doi:10.1016/j.plefa.2007.10.022
PMCID: PMC2696125  PMID: 18060755
5.  Uses and Limitations of the XTT Assay in Studies of Candida Growth and Metabolism 
Journal of Clinical Microbiology  2003;41(1):506-508.
Colorimetric tetrazolium assays are used increasingly in studies of fungi, often in the absence of standardization or correlation with other methods. We examined species- and strain-related tetrazolium metabolism in Candida albicans and Candida parapsilosis by using XTT {2,3-bis (2-methoxy-4-nitro-5-sulfophenyl)-5-[(phenylamino) carbonyl]-2H-tetrazolium hydroxide} and WST-8 [2-(2-methoxy-4-nitrophenyl)-3-(4-nitrophenyl)-5-(2,4-disulphonyl)-2H-tetrazolium] and found marked variations. Also, significant signal was often missed in the absence of dimethyl sulfoxide extraction.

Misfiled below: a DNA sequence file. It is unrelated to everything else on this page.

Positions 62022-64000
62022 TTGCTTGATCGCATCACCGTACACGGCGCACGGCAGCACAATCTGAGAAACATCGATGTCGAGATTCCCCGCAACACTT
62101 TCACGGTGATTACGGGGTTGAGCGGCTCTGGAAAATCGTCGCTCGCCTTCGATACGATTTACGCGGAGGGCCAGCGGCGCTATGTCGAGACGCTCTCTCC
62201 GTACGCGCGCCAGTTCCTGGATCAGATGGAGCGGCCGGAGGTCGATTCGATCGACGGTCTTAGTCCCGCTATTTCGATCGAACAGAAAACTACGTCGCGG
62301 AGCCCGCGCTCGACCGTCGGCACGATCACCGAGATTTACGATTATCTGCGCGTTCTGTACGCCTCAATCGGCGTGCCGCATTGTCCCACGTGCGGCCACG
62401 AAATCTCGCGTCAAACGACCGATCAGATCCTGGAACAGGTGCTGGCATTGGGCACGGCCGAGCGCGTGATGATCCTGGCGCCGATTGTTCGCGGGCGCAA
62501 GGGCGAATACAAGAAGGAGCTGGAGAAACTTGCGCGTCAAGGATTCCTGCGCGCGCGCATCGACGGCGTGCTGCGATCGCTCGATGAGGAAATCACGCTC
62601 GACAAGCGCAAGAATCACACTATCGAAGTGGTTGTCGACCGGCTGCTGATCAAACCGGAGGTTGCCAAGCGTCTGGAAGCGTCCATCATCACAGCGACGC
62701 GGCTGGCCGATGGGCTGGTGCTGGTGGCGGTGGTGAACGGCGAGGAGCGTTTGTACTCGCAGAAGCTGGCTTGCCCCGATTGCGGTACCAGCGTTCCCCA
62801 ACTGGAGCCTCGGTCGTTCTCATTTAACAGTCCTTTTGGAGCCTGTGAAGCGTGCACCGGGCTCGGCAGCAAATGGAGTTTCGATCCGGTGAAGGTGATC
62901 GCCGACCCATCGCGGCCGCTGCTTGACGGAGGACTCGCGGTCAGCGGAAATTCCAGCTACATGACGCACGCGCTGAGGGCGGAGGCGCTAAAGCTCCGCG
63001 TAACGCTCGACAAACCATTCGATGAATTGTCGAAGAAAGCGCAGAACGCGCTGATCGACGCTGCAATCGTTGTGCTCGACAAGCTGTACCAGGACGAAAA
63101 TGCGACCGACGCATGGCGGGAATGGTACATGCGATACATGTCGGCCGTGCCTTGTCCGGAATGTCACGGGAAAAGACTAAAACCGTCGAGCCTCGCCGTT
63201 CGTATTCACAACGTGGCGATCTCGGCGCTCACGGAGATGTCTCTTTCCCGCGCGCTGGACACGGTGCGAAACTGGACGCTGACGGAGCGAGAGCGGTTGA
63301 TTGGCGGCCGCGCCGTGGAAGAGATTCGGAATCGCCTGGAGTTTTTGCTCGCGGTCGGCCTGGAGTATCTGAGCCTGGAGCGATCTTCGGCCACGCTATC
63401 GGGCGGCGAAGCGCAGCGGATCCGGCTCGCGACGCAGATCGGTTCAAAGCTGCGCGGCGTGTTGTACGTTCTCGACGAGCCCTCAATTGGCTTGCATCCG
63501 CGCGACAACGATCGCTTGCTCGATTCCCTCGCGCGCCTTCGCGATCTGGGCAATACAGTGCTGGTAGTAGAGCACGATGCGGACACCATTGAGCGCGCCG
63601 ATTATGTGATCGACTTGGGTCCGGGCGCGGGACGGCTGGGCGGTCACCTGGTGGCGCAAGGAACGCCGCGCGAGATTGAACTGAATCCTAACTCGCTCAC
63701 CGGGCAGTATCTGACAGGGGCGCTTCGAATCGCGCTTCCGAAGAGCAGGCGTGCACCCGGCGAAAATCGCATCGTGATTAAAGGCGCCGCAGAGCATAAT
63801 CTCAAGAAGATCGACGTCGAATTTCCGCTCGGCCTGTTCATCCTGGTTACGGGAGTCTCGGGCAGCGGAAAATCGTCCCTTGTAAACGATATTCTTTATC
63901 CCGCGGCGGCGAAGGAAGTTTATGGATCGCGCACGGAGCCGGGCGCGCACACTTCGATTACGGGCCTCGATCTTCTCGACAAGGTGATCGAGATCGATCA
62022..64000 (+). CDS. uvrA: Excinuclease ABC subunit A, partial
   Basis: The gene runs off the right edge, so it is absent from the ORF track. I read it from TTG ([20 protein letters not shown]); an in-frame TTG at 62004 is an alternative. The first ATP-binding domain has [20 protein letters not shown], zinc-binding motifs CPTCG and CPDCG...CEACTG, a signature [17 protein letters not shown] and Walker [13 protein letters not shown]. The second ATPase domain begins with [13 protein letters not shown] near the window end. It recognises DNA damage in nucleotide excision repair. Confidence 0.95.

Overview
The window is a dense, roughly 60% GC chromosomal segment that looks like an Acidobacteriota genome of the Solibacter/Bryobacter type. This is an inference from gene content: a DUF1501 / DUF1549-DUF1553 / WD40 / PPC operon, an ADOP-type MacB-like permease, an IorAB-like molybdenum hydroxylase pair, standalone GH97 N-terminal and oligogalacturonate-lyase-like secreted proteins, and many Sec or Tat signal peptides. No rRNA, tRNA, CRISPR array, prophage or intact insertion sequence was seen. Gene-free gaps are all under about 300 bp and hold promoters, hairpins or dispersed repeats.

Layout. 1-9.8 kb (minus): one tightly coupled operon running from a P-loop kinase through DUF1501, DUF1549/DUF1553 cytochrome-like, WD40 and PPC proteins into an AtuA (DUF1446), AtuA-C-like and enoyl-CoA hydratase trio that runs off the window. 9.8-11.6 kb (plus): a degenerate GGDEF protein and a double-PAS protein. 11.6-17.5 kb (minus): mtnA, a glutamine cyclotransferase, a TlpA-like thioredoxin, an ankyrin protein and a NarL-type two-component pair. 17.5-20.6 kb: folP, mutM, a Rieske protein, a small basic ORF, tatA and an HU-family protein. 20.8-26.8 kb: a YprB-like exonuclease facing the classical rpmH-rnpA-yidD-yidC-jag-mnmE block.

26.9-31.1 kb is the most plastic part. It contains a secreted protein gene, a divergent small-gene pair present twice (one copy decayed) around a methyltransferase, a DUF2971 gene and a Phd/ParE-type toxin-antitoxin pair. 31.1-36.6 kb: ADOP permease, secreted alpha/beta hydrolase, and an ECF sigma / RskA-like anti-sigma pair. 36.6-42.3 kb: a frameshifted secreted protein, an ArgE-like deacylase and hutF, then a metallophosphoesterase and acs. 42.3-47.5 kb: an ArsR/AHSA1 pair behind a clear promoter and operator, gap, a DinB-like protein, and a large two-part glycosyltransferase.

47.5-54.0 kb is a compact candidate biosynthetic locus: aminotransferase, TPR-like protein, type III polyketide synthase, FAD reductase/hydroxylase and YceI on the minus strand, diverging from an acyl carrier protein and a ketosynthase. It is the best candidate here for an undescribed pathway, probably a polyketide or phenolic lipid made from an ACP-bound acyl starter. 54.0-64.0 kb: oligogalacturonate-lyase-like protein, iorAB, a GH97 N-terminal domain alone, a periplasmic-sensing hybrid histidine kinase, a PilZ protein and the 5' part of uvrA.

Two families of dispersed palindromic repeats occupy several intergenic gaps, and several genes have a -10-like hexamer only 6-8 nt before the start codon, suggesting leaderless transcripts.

doi:10.1128/JCM.41.1.506-508.2003
PMCID: PMC149594  PMID: 12517908
6.  Antifungal Susceptibility of Candida Biofilms: Unique Efficacy of Amphotericin B Lipid Formulations and Echinocandins